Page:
A day in Florence – OurWarwick
OurWarwick

A day in Florence

Three weeks in and time for a little exploring. Having only been to Florence once before, and with a day free of lectures, my friend and I thought it was about time we pay the city a little visit…after all pretty much every significant Italian writer, philosopher or artist from the likes Niccolò Machiavelli and Dante, to Michelangelo and Sandro Botticelli seemed to have some sort of noteworthy affiliation with the city.

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Therefore, after an hour and twenty minutes truly authentic, thus at times somewhat nail-biting, Italian bus ride through the rolling hills of Toscana, the quaint Sienese streets had soon been replaced with what is considered to be the birthplace of the Renaissance; a city at the forefront of Italian fashion, and noted for its culture, art and politics. Consequently, beauty aside, it is equally a tourist hotspot attracting over 1.8 million visitors a year, and therefore as we soon found out, buzzing with groups of school children, American tourists, selfies sick sellers and…H&M. Don’t be too quick to judge when I say that living in a town whereby the nearest high street shop is roughly an hour and a half away, meant that this naturally was our first port of call…what can I say, it just happened to be ‘on the way’ to the city centre; to the first stop on our list of ‘must-sees’ scribbled down the night before in true Claudia fashion…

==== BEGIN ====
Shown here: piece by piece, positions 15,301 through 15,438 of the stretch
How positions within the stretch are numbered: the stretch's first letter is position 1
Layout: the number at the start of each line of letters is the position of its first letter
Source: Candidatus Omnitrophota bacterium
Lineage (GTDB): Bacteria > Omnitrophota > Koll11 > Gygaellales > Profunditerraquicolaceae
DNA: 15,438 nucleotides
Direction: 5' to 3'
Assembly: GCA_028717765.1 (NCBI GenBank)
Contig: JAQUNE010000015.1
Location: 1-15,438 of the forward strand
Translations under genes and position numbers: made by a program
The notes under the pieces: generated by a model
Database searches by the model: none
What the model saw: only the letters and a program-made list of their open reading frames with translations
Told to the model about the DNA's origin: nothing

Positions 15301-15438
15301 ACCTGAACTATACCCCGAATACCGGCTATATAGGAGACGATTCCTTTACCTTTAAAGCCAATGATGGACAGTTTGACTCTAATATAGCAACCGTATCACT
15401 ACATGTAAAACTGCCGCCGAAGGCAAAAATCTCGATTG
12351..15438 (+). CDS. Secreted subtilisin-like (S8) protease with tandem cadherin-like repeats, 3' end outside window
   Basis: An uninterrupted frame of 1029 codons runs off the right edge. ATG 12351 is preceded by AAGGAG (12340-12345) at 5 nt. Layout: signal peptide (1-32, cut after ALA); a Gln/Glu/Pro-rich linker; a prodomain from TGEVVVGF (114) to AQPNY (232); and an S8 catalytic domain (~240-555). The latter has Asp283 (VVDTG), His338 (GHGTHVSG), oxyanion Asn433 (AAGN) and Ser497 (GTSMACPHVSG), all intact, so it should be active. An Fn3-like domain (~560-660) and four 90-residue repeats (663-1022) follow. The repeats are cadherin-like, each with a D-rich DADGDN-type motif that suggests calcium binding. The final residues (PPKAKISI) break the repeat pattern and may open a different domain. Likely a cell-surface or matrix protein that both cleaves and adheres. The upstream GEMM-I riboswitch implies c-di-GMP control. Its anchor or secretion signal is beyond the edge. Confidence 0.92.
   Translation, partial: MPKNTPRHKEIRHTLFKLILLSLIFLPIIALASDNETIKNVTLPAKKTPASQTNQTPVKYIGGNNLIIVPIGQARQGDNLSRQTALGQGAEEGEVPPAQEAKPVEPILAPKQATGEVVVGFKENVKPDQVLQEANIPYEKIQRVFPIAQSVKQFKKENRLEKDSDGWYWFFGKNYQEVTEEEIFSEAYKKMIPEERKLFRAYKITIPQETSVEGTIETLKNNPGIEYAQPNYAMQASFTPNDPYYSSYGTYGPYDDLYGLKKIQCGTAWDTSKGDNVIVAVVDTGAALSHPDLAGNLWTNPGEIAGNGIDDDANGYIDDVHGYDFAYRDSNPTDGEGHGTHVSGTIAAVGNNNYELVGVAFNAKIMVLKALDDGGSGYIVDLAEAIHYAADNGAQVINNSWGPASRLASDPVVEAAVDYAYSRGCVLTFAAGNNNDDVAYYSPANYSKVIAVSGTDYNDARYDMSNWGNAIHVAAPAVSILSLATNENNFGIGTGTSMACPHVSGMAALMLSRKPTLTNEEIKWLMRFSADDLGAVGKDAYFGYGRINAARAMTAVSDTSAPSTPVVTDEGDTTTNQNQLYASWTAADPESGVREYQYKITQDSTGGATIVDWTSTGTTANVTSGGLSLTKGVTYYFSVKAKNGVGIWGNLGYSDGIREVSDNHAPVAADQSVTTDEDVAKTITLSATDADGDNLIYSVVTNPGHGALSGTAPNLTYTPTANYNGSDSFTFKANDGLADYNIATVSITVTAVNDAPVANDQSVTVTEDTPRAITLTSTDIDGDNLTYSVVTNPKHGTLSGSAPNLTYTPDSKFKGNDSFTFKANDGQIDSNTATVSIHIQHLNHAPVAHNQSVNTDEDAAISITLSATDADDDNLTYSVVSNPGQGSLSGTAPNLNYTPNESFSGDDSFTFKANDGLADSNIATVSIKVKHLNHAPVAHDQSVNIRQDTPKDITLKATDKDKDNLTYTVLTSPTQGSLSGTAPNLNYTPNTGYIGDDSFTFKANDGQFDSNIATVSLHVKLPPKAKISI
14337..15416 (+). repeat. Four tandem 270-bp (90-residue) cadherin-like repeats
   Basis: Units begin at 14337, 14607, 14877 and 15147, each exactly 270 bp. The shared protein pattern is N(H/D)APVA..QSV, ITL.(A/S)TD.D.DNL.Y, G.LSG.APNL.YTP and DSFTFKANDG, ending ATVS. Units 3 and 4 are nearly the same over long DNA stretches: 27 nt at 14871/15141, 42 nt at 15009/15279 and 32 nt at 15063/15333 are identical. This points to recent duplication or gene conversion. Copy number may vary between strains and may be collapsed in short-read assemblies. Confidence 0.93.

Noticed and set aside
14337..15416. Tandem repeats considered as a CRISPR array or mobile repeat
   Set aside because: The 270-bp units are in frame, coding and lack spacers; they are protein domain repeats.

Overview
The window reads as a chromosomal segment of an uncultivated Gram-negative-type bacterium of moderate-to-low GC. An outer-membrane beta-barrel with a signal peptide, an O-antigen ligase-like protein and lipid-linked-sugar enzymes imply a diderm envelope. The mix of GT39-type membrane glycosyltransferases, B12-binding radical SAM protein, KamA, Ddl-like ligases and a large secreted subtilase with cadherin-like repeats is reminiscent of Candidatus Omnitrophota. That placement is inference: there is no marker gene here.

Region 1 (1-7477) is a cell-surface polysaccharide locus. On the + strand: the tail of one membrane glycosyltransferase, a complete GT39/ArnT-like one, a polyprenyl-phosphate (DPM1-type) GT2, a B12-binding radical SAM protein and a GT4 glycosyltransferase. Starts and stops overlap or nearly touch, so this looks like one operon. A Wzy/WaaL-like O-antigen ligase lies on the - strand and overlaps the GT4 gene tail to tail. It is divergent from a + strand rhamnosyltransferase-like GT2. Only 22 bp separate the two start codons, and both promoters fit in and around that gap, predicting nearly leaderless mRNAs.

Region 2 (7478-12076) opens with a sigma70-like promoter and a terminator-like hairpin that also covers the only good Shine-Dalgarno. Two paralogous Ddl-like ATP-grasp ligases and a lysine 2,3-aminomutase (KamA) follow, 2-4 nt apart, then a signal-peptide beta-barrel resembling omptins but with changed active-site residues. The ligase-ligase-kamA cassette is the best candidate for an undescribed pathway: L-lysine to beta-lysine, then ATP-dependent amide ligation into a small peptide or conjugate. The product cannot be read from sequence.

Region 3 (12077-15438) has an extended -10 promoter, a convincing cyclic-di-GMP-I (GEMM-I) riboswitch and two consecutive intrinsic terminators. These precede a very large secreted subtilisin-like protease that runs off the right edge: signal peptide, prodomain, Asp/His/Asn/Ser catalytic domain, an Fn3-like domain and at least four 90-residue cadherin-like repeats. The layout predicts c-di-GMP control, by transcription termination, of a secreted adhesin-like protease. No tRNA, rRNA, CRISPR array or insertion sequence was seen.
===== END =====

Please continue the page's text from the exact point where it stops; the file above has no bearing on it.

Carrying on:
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Il Duomo di Firenze

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Piazza del Duomo

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Cupola del Brunelleschi

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Ponte Vecchio

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#feelingartsy

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Piazza della signora